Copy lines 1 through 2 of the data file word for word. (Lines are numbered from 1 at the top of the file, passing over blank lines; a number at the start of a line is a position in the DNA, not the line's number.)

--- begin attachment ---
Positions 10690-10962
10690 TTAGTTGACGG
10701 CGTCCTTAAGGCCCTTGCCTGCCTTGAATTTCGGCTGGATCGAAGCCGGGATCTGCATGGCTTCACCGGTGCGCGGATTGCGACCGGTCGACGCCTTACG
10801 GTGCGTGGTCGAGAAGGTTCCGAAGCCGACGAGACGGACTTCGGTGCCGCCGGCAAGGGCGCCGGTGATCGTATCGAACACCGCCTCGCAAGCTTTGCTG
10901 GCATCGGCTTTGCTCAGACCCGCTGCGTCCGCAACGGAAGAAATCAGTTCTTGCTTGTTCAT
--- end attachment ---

Positions 10690-10962
10690 TTAGTTGACGG